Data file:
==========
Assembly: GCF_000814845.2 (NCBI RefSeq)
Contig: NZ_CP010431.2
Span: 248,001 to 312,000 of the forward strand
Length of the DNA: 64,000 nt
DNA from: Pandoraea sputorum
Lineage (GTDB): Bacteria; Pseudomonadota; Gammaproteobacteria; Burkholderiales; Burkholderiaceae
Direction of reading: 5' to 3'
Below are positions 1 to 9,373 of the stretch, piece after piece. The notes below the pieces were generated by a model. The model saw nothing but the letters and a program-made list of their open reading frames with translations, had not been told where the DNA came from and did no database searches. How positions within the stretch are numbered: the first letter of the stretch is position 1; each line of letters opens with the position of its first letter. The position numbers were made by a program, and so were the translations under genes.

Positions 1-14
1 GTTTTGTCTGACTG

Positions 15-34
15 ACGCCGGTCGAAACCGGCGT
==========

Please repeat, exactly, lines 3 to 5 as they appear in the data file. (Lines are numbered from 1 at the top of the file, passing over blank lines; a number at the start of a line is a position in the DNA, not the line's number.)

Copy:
Span: 248,001 to 312,000 of the forward strand
Length of the DNA: 64,000 nt
DNA from: Pandoraea sputorum